I was a student of Yogananda at the time and often visited Song of the Morning Ranch in Northern Michigan which was run by Yogacharya Oliver Black, Yogananda’s oldest disciple. On moving to Calgary a few years later, I began working in Ambrosia Restaurant where we were deeply interested in Findhorn, akashic records and Alice Bailey. I also became good friends with Terry Willard, who taught me about tipi living and Native American herbs. I heard a rumour about Salt Spring Island and loaded my tipi poles to visit.

OmPK at Shyamspace Ashram 1979 with Ravichandra

OmPK at Shyamspace Ashram 1979 with Ravichandra

I remember arriving in Vancouver and hearing that Babaji was in town before the Oyama retreat. I went to an address in Point Grey and knocked on Ravindra’s door late in the evening. I asked if I could see Babaji, but they said he was asleep (I was not a socially astute individual). After a short stay on Salt Spring at Tassaday Farm, and then on Gabriola Island I began living at the Shyamspace ashram in Vancouver. Mayana lived next door and she introduced me to the Dharma Sara Satsang. At my first satsang I heard Anuradha sing and that was it. I signed up! We were looking for land all over BC, when finally Sudarshan found the property on Salt Spring and we all chipped in for the down payment. That summer I finally met Babaji at the Camp Elphinstone retreat.

At a chai shop in Kulu with Govind Shyam

At a chai shop in Kulu with Govind Shyam

Pitambar and Sumitra started farming at the Centre and I moved onto the land soon after, staying for about six months. At one point Anuradha, Vidyasagar and I decided to make a tape in the Centre library of all the kirtan in the Wings of Breath book (which had recently been published) using two mikes and a cassette deck. We sold those tapes for decades. In the fall I fulfilled a dream and travelled to India, visiting places like Ladakh, Kulu, Rishikesh, Badrinath and Almora. I crawled into Hariakhan Baba’s cave in Pandukoli, met Lahiri Mahasaya’s grandson in Varanasi, and meditated in Yoganada’s attic in Calcutta.

My mother Savitri in the SSC garden

My mother Savitri in the SSC garden

My sisters and niece came to retreats over the years and my mother, Savitri, stayed on the West Coast for several years. She helped me buy a VW van and I decided to teach her how to drive. We were on Blackburn Road, trying to turn around when she hit the accelerator instead of the brake and we smashed into the big fir tree by the driveway entrance!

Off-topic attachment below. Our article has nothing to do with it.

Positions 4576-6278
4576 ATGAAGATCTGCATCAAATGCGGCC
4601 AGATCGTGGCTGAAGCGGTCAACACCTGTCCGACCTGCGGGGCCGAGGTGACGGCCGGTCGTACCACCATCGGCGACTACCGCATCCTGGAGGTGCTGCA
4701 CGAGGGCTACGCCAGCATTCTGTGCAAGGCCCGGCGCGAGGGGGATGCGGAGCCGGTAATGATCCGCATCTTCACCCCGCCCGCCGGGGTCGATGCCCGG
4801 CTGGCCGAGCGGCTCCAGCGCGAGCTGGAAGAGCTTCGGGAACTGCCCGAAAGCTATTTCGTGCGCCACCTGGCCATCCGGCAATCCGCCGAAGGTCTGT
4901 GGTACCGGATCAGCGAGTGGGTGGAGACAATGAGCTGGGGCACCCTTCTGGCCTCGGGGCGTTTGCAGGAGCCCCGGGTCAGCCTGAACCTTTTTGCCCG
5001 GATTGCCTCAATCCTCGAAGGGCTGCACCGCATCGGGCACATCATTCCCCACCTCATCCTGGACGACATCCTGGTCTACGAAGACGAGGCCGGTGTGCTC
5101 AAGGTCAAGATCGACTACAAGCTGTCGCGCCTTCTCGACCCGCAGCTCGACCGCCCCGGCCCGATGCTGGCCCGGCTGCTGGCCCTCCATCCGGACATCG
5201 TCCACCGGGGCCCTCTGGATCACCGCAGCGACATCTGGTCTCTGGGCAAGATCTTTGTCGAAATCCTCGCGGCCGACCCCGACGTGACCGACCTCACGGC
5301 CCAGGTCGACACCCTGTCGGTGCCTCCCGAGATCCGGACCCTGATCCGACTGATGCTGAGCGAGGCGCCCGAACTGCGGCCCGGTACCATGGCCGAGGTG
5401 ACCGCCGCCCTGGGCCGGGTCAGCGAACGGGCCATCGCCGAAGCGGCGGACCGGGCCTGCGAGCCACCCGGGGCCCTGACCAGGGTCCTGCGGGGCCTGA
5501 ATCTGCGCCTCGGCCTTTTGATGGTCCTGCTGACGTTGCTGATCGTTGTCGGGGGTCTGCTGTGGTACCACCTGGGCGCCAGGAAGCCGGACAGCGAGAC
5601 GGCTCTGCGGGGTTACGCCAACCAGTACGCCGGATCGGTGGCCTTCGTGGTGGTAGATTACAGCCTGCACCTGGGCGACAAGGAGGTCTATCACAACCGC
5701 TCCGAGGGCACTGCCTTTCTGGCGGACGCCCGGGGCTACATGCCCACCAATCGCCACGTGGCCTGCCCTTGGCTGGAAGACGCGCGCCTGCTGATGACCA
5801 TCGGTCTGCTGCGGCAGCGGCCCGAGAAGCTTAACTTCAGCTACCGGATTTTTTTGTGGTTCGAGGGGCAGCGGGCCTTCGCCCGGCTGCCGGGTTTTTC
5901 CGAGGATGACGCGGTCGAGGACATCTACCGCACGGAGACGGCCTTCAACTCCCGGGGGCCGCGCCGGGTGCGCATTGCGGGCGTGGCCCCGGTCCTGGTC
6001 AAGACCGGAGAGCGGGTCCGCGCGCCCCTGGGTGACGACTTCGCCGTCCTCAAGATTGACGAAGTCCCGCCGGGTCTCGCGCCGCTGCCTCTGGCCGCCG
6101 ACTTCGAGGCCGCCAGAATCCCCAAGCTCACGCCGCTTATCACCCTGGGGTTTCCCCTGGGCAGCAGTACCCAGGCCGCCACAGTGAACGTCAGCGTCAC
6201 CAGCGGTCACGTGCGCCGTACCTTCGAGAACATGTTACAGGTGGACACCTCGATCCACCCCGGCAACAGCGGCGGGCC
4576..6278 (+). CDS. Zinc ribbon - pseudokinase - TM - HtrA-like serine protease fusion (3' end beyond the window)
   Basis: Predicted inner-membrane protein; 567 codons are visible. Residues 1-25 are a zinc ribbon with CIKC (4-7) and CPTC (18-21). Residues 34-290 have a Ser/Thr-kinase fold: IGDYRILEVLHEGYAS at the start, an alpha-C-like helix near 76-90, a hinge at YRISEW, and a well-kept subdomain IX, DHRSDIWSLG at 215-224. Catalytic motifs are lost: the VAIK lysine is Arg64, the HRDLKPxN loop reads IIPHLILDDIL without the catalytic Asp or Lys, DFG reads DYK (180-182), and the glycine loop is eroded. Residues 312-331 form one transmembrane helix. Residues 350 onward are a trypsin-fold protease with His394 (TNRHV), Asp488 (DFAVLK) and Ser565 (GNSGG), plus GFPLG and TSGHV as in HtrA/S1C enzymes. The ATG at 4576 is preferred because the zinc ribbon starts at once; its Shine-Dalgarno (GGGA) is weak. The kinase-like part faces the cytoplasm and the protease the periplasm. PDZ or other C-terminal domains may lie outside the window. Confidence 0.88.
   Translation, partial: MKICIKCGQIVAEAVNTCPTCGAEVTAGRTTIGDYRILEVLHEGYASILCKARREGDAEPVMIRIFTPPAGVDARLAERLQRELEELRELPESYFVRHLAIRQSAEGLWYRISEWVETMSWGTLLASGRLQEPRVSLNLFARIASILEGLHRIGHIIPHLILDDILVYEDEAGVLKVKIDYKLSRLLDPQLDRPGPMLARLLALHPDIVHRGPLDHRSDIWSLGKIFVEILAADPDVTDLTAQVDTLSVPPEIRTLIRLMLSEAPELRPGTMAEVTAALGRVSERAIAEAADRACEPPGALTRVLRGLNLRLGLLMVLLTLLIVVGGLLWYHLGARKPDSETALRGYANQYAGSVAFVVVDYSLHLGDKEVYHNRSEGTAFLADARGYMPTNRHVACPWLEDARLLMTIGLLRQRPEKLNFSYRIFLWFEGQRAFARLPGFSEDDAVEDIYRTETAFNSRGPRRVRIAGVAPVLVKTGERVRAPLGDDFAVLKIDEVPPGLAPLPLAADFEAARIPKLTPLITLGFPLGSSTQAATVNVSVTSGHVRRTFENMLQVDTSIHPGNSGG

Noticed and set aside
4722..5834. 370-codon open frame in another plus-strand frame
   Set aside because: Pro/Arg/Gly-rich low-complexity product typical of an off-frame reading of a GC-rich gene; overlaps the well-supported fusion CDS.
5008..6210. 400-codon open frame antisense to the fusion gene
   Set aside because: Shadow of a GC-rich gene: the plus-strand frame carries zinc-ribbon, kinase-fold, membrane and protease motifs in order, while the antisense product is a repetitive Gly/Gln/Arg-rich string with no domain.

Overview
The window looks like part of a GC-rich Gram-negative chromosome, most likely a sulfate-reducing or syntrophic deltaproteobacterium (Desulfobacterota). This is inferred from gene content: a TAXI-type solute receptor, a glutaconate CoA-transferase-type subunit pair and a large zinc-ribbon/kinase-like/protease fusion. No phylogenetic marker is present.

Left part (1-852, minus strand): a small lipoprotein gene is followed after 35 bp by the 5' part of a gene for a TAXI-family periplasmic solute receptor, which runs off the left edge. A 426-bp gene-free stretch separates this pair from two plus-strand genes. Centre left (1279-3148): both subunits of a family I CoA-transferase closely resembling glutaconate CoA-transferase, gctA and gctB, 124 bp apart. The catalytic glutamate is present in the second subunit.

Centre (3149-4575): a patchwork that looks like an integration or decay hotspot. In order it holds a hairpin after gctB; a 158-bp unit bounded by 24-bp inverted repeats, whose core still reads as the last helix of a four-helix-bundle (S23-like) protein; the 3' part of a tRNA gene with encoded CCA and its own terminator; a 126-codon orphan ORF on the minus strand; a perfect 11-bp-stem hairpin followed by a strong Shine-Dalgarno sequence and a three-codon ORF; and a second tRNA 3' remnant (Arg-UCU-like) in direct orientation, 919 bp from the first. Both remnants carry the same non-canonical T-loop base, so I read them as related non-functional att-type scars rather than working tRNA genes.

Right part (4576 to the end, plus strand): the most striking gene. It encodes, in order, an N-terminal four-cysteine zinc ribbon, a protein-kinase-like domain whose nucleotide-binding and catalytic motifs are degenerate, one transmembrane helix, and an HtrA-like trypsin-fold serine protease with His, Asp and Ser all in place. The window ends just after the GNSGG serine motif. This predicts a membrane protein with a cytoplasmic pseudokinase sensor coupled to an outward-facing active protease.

Oops!

Oops!

In 1985 I moved to Santa Cruz for a year, visiting Mount Madonna each week, learning to play beach volleyball, African drumming with Arthur Hull and building houses with Govind and his crew. I fell in with the artists down there and started taking drawing classes at Cabrillo College, finally returning to UBC to get my Fine Arts degree.

Vedic wedding with Sanjivani (Rameshwar pujari)

Vedic wedding with Sanjivani (Rameshwar pujari)

It was up at the Whistler retreat in 1988 that I met my wife, Sanjivani. We moved to Salt Spring and had our first child, Sierra, in a portable yurt on Rameshwar’s property. Sanjivani was the administrator for the Centre School and one year they needed a teaching assistant, so I applied. I liked the work so much that I got my teaching certificate and taught the older kids at the school for the next six years. Usha was my teaching mentor and influenced the foundation of my educational philosophy.

Teaching at the Centre School (stepdaughter Mamata front row right)

Teaching at the Centre School (stepdaughter Mamata front row right)

During that time, our family had a second daughter, Ashé, and bought property on Sky Valley Road while working daily at the Centre: I designed several of the buildings (the school, garden house and isolation cabin), did lots of plumbing and electrical, and served on the executive for a few years. I recall one year we had a big debate about dishwashing. I tended to avoid dish duty and researched the purchase of a commercial dishwasher, but suddenly there was a big resistance to this idea because dishwashing by hand was recognized as a social event.

Several satsang members were in a marimba band that played around the island and at Saturday Market.